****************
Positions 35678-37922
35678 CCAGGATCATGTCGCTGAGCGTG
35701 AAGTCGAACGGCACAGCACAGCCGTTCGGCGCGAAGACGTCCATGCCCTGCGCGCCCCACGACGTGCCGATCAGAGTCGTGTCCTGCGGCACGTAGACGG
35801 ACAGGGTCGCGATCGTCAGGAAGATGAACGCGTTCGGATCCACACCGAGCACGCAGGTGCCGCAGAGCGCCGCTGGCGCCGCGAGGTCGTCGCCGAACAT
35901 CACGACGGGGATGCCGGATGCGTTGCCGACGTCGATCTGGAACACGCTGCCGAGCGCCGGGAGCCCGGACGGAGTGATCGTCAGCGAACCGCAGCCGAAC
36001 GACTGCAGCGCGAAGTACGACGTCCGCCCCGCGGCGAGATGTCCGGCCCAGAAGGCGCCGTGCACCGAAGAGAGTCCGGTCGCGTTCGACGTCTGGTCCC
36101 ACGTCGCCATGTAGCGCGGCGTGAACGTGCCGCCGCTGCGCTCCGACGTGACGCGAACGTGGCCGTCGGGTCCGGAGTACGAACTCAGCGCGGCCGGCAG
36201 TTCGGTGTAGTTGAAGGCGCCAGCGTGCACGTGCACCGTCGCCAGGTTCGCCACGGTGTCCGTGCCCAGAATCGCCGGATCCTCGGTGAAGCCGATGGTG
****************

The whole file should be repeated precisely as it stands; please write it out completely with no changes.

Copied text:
Positions 35678-37922
35678 CCAGGATCATGTCGCTGAGCGTG
35701 AAGTCGAACGGCACAGCACAGCCGTTCGGCGCGAAGACGTCCATGCCCTGCGCGCCCCACGACGTGCCGATCAGAGTCGTGTCCTGCGGCACGTAGACGG
35801 ACAGGGTCGCGATCGTCAGGAAGATGAACGCGTTCGGATCCACACCGAGCACGCAGGTGCCGCAGAGCGCCGCTGGCGCCGCGAGGTCGTCGCCGAACAT
35901 CACGACGGGGATGCCGGATGCGTTGCCGACGTCGATCTGGAACACGCTGCCGAGCGCCGGGAGCCCGGACGGAGTGATCGTCAGCGAACCGCAGCCGAAC
36001 GACTGCAGCGCGAAGTACGACGTCCGCCCCGCGGCGAGATGTCCGGCCCAGAAGGCGCCGTGCACCGAAGAGAGTCCGGTCGCGTTCGACGTCTGGTCCC
36101 ACGTCGCCATGTAGCGCGGCGTGAACGTGCCGCCGCTGCGCTCCGACGTGACGCGAACGTGGCCGTCGGGTCCGGAGTACGAACTCAGCGCGGCCGGCAG
36201 TTCGGTGTAGTTGAAGGCGCCAGCGTGCACGTGCACCGTCGCCAGGTTCGCCACGGTGTCCGTGCCCAGAATCGCCGGATCCTCGGTGAAGCCGATGGTG